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Post-partum fitness classes inspire new moms to get moving

Cortney Moore

In a world where post-baby snapbacks have extended from celebrity circles to the average Jane via Instagram, new mothers are increasingly looking into fitness classes that can get them through the fourth trimester.

“This is a much more active population than we’ve ever had before,” Carrie Pagliano, president of the Academy of Pelvic Health Physical Therapy, told The Wall Street Journal about the growing demand for pre- and post-partum fitness.

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She added, “There’s the assumption that they’ll be able to continue that, but they don’t know how.”

Carolyn Swenson, a urogynecologist at the University of Michigan Medical School, said she has observed the shifting attitude on exercise in her own patients.

“I see patients at two-to-four-weeks-post-partum, and a lot more of them want to start exercise as soon as possible,” she remarked. “I think part of it is this unrealistic image on social media of what a new mom should look like.”

The American College of Obstetricians and Gynecologists does encourage physical activity throughout all stages of pregnancy, but for women in the post-partum stage, the organization advises they opt for low-impact exercises such as walking or recumbent cycling.

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Actor Alec Baldwin’s wife, Hilaria, is one celebrity mom that practices the slow recovery medical boards approve of for new mothers.

Hilaria Baldwin, who is a yoga instructor and a mother to four children, has shared snippets of her post-partum fitness journey with her 700,000-plus Instagram followers.

“Someone might look at pictures of me exercising and get stressed out. I look at it as me taking care of myself. Hopefully, someone else will get inspired to do the same,” Hilaria Baldwin told the WSJ. “I want to show women that our bodies are not broken.”

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Despite experts advocating for slow and steady exercise, women are seeking out fitness classes that are higher intensity in their quest for a flat tummy.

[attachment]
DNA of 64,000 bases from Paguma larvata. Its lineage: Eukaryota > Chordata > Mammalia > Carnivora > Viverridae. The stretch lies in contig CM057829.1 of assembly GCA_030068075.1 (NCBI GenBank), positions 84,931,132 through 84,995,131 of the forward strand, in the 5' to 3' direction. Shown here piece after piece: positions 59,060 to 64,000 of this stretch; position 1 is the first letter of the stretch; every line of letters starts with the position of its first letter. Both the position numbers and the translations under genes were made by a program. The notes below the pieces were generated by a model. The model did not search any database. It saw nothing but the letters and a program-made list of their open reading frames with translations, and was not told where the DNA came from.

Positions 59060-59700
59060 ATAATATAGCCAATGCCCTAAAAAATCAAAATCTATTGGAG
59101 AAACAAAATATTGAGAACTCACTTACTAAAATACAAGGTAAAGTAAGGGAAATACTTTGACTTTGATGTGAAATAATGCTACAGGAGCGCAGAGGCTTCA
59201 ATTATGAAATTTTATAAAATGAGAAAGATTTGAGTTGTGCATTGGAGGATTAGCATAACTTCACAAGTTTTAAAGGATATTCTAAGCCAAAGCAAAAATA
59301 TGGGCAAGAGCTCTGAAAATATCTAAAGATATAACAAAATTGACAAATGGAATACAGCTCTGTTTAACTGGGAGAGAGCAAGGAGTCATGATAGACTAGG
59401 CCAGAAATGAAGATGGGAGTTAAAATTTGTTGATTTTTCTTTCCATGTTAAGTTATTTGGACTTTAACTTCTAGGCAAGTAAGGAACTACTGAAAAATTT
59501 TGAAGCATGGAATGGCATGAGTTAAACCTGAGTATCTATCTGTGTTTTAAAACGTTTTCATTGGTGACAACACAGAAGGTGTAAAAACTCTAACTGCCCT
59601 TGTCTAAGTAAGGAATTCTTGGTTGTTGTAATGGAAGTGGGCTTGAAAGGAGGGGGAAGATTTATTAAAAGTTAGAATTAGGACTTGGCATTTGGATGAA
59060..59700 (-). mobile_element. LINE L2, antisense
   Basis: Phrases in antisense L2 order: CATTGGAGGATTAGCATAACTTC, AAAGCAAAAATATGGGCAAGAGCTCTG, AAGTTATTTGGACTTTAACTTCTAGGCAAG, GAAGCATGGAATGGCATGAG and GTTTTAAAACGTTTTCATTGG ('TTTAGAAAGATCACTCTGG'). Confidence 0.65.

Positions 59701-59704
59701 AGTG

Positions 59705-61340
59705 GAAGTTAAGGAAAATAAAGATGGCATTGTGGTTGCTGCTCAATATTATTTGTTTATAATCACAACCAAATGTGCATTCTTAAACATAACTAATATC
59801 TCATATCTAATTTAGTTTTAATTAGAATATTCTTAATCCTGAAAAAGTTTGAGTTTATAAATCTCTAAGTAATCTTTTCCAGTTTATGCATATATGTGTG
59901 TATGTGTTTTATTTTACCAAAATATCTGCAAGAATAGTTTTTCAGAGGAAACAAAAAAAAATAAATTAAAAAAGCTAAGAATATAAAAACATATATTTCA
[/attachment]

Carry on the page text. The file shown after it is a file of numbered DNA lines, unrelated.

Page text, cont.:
Select CrossFit studios across the country are offering post-partum fitness classes to help new mothers regain their strength.

CrossFit did not immediately respond to FOX Business’ request for comment, however, the CrossFit Cove in Columbia, Maryland, is one studio that tailors a six-week "Fourth Trimester Fit” program for women in the first 12 weeks of post-partum.

Fitness apps such as Aaptiv offer high-intensity interval training resources for new mothers, so workouts can be done in the comfort of home. Similarly, the Matriarc app launched by former Pilates instructor Laura Arndt features exercises focused on the pelvic floor and core.

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Emily Wannenburg, a former nurse and midwife who has been dubbed the “pelvic guru,” started her post-partum recovery program “4th Trimester Fitness” and has expanded the six-week course into other cities in Florida. With plans to hold instructor-training sessions in California, Washington, D.C., Florida and North Carolina next year, Wannenburg aims to help as many mothers as possible.

Wannenburg told the WSJ that she has accepted mothers as early as 10 days post-partum into her program.

“This is not kick-your-butt fitness. It’s about reconnecting with your body and connecting with other mothers in the same stage,” she explained.

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Women who are in their fourth trimester should consult a physician before attempting a fitness program.

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